28 May 2014 – The International Transport Workers’ Federation (ITF) is today targeting Chevron’s shareholder meeting in Midland, Texas to explain why energy giant Chevron’s Gorgon project in north-western Australia is over-budget and delayed.
The ITF is working closely with its affiliate, the Maritime Union of Australia (MUA), as part of a global campaign to build awareness over delays and cost overruns on the project which was originally costed at USD37 billion but has now blown out to USD54 billion.
Local company management and business lobby groups have unfairly blamed the MUA for problems on the Gorgon project, as the union seeks to negotiate a new Enterprise Bargaining Agreement for maritime workers working in the offshore oil and gas sector.
“Gorgon is an important project for Chevron and the Australian national interest in the development of our nationally-owned resources, ” ITF President and MUA National Secretary Paddy Crumlin said.
“The MUA, the ITF and myself have consistently committed to a functional and long term commitment to productivity within the reach of labour relations since the initial Financial Investment Decision years ago. Each approach has been firmly rebuffed by the company, ” Mr Crumlin said.
“Chevron should sit down with the unions to develop a sustainable and functional relationship with its workforce.
“Gorgon is one of the largest LNG projects in the world, where Australian national assets are being developed in an Australian National Park.
“It’s imperative that Chevron develops a good industrial relationship with those working on the project and keeps the local community onside. So far, it has dismally failed in this regard.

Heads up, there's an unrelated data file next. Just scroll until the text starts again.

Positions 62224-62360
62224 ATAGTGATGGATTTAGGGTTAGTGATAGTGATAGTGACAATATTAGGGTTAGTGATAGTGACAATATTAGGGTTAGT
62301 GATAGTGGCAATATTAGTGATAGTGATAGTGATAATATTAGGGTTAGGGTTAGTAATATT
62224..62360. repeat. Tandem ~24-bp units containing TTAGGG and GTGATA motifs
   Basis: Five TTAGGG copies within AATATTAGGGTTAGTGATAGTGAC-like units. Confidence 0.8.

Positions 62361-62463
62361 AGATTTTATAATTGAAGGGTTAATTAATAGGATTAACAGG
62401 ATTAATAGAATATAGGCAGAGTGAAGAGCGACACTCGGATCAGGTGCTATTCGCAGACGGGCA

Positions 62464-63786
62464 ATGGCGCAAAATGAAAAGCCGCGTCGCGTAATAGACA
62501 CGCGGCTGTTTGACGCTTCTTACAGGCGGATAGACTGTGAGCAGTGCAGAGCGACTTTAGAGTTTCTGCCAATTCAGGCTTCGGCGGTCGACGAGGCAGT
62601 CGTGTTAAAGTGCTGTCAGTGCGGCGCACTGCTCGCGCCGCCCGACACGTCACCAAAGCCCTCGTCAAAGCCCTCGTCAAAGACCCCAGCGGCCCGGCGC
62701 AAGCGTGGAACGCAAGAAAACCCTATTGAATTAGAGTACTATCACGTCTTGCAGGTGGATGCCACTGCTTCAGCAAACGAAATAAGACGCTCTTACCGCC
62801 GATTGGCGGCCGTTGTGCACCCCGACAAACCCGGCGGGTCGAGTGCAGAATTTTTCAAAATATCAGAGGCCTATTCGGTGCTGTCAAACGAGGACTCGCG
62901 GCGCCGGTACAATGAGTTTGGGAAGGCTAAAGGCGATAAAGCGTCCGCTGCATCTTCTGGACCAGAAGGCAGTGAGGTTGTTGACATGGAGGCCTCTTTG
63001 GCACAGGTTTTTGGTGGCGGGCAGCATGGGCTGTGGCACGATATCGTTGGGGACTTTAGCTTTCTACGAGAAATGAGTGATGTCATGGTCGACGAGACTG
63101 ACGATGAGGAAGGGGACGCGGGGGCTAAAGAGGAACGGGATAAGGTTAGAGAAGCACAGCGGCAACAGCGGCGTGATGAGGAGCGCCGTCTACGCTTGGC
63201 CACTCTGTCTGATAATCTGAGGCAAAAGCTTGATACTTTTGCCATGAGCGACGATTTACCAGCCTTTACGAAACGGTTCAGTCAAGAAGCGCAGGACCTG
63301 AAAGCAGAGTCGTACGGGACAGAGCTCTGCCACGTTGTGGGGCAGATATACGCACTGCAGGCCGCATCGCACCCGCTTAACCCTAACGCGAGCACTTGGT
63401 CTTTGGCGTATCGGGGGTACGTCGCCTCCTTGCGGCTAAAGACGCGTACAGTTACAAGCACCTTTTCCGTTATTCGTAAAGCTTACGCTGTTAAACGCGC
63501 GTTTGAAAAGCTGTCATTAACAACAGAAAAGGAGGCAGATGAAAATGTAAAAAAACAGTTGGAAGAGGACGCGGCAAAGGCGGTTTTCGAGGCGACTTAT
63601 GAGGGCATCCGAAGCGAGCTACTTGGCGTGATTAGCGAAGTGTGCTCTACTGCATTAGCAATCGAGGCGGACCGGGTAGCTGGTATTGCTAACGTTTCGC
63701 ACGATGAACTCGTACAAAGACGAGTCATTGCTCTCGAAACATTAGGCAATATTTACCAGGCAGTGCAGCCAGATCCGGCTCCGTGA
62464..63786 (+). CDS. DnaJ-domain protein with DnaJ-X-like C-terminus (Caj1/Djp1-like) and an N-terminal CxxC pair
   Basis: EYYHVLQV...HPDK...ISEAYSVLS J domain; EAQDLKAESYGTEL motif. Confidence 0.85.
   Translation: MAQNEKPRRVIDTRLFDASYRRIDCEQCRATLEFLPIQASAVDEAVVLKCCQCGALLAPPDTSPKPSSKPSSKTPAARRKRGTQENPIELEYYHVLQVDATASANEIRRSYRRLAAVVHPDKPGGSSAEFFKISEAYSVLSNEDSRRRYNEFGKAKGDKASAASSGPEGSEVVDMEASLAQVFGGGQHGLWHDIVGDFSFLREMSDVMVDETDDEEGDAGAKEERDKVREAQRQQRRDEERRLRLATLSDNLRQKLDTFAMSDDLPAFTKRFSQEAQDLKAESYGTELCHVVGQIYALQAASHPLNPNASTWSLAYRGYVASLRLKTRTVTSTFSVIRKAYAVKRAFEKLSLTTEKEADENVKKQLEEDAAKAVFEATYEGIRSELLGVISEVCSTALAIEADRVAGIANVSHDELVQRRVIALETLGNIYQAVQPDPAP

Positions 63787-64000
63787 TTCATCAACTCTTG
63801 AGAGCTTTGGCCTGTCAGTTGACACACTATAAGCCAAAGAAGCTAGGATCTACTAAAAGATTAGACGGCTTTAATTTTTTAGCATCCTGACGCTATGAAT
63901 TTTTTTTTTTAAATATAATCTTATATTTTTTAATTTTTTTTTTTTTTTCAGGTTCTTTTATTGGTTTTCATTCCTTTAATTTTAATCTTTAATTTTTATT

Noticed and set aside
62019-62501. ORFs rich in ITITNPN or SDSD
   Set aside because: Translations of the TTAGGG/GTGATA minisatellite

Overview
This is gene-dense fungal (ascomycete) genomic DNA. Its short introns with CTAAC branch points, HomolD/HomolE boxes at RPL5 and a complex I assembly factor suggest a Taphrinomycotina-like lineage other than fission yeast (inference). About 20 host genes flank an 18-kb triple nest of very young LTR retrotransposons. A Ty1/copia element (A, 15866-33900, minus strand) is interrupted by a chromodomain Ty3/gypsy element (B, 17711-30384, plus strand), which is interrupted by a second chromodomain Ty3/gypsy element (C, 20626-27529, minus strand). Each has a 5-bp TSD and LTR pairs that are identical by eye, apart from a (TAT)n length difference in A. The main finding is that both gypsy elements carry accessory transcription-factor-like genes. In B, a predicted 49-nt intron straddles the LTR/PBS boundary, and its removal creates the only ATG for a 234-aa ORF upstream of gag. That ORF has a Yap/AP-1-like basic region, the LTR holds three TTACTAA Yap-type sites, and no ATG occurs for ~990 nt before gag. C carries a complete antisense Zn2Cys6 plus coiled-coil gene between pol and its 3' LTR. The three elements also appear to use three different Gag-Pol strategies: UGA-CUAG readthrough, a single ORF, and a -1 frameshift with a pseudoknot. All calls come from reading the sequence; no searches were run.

“The company needs to get a grip, cop their stuff-ups on the chin and return to a mature and balanced industrial relations model more suited to Australian values underpinning economic and commercial success.”
A new report offers a thorough analysis of the project’s issues to date.
Download the report from http://www.nationalinterest.com.au.
Watch a video about Chevron mismanagement of the Gorgon project at http://youtu.be/OIKRVjxiYuA.
The report, undertaken by Bradon Ellem, Professor of Employment Relations at the University of Sydney Business School, found the Gorgon delays and cost blowouts are due to a range of logistical factors and poor management decisions, with unions and IR playing a negligible role overall.
The report, entitled ‘What is Happening on Chevron’s Gorgon Project?’ has found that not only are wages a small part of the costs, most of the figures used in public debate have been misleading.
Its findings run contrary to local Chevron management and business lobby groups’ commentary around the project. Instead, the massive blowout in cost is mainly due to logistical delays. Such delays are common with megaprojects, the report finds.
These findings are consistent with research undertaken by BIS Shrapnel found that the wages of maritime workers make up less than one percent of the USD54 billion cost of building Gorgon.
The University of Sydney report also found that workers on the project have been frustrated with a lack of consultation from management, which could have potentially prevented many of the delays.
• The Gorgon project is the single largest foreign resource project in Australia.
• For Chevron it is one of the largest LNG projects ever.
• At present it is the company’s single largest upstream project and could add somewhere between $40-60 billion US a year in revenue.
• Chevron is releasing information that first gas will be on target for the middle of 2015.
• In each of the past two Decembers, Chevron has released new information about Gorgon increasing the projected cost of the project and delaying the timing of first gas delivery.
• Originally costed at USD37 billion, the budget is now running at USD54 billion.
• Originally scheduled to have ‘first gas’ in 2014, there are growing concerns about delay, with 2015 the most optimistic start-up date.
• Shell, one of the project’s joint venture partners, believes the date could be at least 2016 and as late as 2018.